- Learn about grants and scholarships. No matter what course of study you choose, the government and other organizations have money available for students. Usually, you must have financial need, or you must have excellent grades to obtain any funds. Grants and scholarships are important, because — in most instances — you do not need to repay this money if you meet the funding requirements.
- Check out all financial resources. The government provides a list of all the resources you can use to find scholarships, grants, and funds for college.
Select Your School
- Get to know different types of schools. You may have choices among public, private, professional and technical schools, theological or other professional schools, and distance learning. Choose what fits you.
- Begin to choose your colleges. When you do, learn more about the financial aid they can offer to you. Do they have scholarship or payment plans? Can you get a job on campus? Talk to the financial aid administrator at every school to learn all the requirements you must follow.
- Check your choice’s accreditation. If you attend a school that is accredited, your degree is worth more. You can use those credits to obtain more education down the road. Use Peterson’s to learn more about your choices.
- It’s never too early to choose college. In order to turn students’ college dreams into action-oriented goals, the American Council on Education, Lumina Foundation for Education and the Ad Council launched the KnowHow2GO campaign in January 2007. This multiyear, multimedia effort encourages 8th through 10th graders to prepare for college using four simple steps.
- It’s never too late to choose college. But, you might want to ask yourself some questions about your goals, finances, and support. About.com has some great questions with links to help adult students.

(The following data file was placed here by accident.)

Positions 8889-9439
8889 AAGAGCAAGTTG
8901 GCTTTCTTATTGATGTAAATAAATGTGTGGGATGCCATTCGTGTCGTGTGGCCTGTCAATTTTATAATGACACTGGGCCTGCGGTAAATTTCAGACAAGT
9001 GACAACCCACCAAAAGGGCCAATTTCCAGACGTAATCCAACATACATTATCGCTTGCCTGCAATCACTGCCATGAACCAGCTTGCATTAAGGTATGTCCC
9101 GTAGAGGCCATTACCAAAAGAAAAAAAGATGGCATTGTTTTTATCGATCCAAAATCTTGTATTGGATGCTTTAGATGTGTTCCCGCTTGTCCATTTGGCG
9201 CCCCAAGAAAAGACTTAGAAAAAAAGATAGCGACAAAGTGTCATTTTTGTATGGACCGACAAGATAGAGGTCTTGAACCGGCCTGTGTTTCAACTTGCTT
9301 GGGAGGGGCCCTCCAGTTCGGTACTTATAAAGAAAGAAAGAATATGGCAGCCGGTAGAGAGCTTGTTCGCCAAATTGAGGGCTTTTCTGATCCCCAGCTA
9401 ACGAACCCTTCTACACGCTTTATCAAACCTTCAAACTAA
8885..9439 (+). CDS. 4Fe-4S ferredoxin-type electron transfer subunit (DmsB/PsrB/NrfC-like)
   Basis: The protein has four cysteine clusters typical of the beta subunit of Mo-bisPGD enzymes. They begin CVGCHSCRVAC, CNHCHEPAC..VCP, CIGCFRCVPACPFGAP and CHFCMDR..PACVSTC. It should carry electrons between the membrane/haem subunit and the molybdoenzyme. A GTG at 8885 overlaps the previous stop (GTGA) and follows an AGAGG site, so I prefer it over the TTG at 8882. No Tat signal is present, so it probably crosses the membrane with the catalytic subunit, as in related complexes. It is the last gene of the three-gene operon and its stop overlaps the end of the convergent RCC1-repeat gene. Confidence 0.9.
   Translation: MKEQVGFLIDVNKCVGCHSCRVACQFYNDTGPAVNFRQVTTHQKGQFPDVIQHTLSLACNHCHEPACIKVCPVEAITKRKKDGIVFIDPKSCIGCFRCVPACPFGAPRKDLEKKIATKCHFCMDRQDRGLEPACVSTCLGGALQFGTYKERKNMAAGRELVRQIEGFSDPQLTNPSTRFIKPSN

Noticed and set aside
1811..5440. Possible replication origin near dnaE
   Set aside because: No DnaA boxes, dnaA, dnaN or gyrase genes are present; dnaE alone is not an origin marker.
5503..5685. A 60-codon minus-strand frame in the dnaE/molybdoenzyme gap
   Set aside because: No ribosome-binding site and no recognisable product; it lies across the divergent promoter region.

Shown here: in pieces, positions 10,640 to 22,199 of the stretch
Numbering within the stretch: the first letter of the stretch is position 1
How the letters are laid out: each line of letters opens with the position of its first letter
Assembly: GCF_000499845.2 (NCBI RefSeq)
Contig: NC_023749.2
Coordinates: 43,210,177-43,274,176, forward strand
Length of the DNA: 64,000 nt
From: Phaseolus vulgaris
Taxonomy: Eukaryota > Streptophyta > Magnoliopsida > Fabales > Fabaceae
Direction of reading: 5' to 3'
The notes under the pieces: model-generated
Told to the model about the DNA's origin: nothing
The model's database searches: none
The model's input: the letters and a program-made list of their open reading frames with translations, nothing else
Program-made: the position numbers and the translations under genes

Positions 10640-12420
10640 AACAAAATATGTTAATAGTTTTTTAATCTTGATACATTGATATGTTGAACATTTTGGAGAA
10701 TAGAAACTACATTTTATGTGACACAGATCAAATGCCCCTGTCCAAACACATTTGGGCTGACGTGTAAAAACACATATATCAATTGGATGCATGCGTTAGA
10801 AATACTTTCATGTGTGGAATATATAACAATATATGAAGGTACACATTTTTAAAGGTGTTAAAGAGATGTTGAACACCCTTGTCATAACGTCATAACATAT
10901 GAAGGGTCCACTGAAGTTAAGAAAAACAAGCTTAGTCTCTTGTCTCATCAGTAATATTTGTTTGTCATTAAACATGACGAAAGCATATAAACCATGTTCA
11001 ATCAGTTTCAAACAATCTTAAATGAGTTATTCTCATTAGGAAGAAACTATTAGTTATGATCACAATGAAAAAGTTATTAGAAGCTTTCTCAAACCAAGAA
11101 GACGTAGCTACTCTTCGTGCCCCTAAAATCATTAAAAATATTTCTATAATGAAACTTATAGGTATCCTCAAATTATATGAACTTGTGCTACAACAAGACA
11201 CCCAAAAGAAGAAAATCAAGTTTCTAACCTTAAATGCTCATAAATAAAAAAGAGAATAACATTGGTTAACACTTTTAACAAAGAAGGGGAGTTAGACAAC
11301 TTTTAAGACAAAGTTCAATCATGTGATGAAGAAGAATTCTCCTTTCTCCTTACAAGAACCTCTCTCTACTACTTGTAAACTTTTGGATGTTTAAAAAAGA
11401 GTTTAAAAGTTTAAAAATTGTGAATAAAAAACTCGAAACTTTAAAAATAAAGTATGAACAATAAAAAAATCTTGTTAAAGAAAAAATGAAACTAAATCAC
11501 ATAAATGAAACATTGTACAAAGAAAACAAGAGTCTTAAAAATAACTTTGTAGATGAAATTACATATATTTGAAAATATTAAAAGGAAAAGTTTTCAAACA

- Use credible sites to learn more about colleges and your lifestyle. One site, BrainTrack, is recommended as a great resource to learn about education, schools, and careers. School data comes from governments, colleges, and other publicly available sources, as well as BrainTrack’s own research staff.
- Learn how you might obstruct your own success. Choosing college can be stressful, and you might construct roadblocks to your own success out of fear of failure. Find someone to talk to. A counselor is a great resource, and so are family, friends, and older students who have been through your experiences.
- Learn how to manage your time. Through organization, keeping your eye on your goal, and knowing how much you can handle and when you can handle it, you can learn how to manage your time.
- Catch up on technology. If you’ve avoided computers or software programs because they seem too difficult, now’s the time to take some basic computer classes. Many libraries offer these classes free of charge. Other resources can include friends and family members who can help you learn how to handle computers for college. You also can find many online resources that are free and informative.
- Be wise about the number of credits you take, especially the first quarter when it is easy to be overwhelmed. But, be aware of the credits you’ll need to earn your degree…make sure you can earn them all within the time you’ve allotted to earn that degree (often two-four years).
- Ask for help. Your professors are there to help you learn. Additionally, they can help point you to tutors who might be of assistance if you feel overwhelmed by any given subject. Check with your college counselors, too; for instance, The University of Chicago has a tutor program just for students, available to students who wish to have additional assistance in chemistry, economics, mathematics, physics, biology, and writing.
- Take time for yourself! If you’re experiencing burnout, look back at all the successes you have had and all the roadblocks you’ve conquered. Take a deep breath and imagine what it would be like to finish college and accomplish your goals. Take some time for yourself and socialize to relax. Making friends is part of the college experience.